White House moves on new visa waiver regulations, asks Congress for more reforms | us news

White House moves on new visa waiver regulations, asks Congress for more reforms

1 Dec 2015 | Author: | No comments yet »

House may move quickly to overhaul visa waiver program.

The White House got the jump on Congress by announcing changes Monday to the visa waiver program as the GOP House leadership promised a vote on its own reforms before the end of the year. WASHINGTON (AP) — Congress may move quickly to overhaul a program that allows travel to the U.S. with no visa, something that has come under criticism following the Paris terror attacks. But it is not yet clear how the new White House regulations – or proposals for cooperation with Congress – will be received in the House, where leaders say that a bill to address problems with the waiver program is coming.

A task force of committee chairmen – including the heads of the House Foreign Affairs, Armed Services, Appropriations, Judiciary, Homeland Security and Intelligence Committees – is expected to present a proposal Tuesday, McCarthy said. That makes it much harder to identify and weed out European nationals seeking to enter the U.S. after traveling to ISIS training camps in other nations and then returning to Europe. Those proposals are similar to the ones made by lawmakers months before the Paris attacks – some of which were adopted by the Department of Homeland Security over the summer.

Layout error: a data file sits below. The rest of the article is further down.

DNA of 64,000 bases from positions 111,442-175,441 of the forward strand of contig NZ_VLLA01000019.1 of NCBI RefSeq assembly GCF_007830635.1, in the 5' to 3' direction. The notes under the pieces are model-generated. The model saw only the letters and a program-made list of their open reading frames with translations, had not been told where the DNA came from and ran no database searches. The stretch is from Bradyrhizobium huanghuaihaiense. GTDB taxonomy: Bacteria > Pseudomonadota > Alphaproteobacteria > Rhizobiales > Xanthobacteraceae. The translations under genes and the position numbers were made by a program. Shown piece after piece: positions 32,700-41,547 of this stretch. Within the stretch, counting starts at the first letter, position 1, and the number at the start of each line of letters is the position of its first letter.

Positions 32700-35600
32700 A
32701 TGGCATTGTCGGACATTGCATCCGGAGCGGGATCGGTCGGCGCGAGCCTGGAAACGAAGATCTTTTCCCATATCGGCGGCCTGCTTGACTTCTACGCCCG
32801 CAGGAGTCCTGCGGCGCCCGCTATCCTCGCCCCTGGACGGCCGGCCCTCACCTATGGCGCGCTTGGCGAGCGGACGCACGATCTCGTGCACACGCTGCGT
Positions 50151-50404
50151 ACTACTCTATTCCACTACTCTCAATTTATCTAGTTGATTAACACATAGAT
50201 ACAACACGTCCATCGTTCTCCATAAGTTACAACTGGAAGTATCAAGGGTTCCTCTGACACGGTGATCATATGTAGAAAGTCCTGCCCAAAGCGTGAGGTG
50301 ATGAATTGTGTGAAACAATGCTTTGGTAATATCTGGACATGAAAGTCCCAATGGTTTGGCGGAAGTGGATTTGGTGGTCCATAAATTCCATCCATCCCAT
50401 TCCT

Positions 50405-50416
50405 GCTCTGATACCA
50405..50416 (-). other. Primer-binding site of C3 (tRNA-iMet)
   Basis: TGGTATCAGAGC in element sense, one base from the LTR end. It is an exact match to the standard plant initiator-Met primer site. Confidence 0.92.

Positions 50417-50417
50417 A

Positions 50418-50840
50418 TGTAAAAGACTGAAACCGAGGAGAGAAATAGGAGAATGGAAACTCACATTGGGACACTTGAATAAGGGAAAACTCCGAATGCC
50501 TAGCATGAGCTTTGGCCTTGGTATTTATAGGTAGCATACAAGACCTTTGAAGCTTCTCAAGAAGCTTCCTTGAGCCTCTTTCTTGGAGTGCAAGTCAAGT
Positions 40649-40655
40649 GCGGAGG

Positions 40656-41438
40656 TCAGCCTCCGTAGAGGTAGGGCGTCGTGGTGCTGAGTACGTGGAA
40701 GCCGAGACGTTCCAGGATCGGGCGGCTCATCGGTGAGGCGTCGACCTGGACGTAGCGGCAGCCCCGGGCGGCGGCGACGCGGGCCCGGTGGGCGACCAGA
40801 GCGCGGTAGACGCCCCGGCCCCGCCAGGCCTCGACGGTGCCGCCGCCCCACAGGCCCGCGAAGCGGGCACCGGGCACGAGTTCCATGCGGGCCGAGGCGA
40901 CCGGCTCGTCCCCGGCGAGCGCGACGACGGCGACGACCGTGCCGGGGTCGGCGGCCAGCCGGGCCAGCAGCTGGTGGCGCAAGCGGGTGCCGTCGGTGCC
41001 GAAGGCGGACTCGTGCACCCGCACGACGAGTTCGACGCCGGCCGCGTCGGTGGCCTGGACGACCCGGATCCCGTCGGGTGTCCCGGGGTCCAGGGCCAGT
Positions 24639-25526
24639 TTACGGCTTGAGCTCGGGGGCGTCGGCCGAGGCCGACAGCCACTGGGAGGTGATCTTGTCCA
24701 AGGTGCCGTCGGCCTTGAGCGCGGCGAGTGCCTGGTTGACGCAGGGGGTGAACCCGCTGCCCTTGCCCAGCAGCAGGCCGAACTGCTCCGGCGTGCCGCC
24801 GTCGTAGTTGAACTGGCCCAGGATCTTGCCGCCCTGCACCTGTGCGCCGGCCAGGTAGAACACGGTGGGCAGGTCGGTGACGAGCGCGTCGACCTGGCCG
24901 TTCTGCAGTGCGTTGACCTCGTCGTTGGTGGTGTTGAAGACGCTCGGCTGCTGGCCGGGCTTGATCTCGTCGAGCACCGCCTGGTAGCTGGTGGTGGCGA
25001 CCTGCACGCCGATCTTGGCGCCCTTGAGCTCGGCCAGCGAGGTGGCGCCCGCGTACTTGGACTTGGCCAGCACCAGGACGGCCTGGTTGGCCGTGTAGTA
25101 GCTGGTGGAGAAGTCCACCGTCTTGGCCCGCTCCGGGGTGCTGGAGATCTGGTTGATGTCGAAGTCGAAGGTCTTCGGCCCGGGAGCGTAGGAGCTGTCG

In August, DHS introduced new screening and information-sharing requirements for waiver countries; this time last year, DHS also added new data fields to the Electronic System for Travel Authorization, the screening program for waiver travelers. However, the travel industry is concerned about an approach suggested by Feinstein that would require additional biometric information from travelers before they arrive in the U.S. “We certainly understand the desire for more and more layers of security but we’ve got to make sure we don’t miss the mark here because the stakes are incredibly high,” said Jonathan Grella, executive vice president of public affairs at the U.S.

Before that, she reported for the Las Vegas Sun as its Washington Correspondent, the Associated Press in Jerusalem, the Chicago Tribune, Congressional Quarterly, and worked at NPR. They include capturing more information from visa waiver travelers about their past travel to countries constituting a terrorist safe haven, and having the Homeland Security Department work directly with visa waiver countries in helping them screen refugees. The administration had been in talks with senators for two weeks and wants a bill “that would enhance our national security without undermining the international connections that are critical to the strength of our economy,” Earnest said. “Congress should pass that legislation before they leave,” he said. “We saw Congress a couple of weeks ago pass legislation related to refugees that would not actually do anything to enhance our national security, they were able to take those steps in three or four days.

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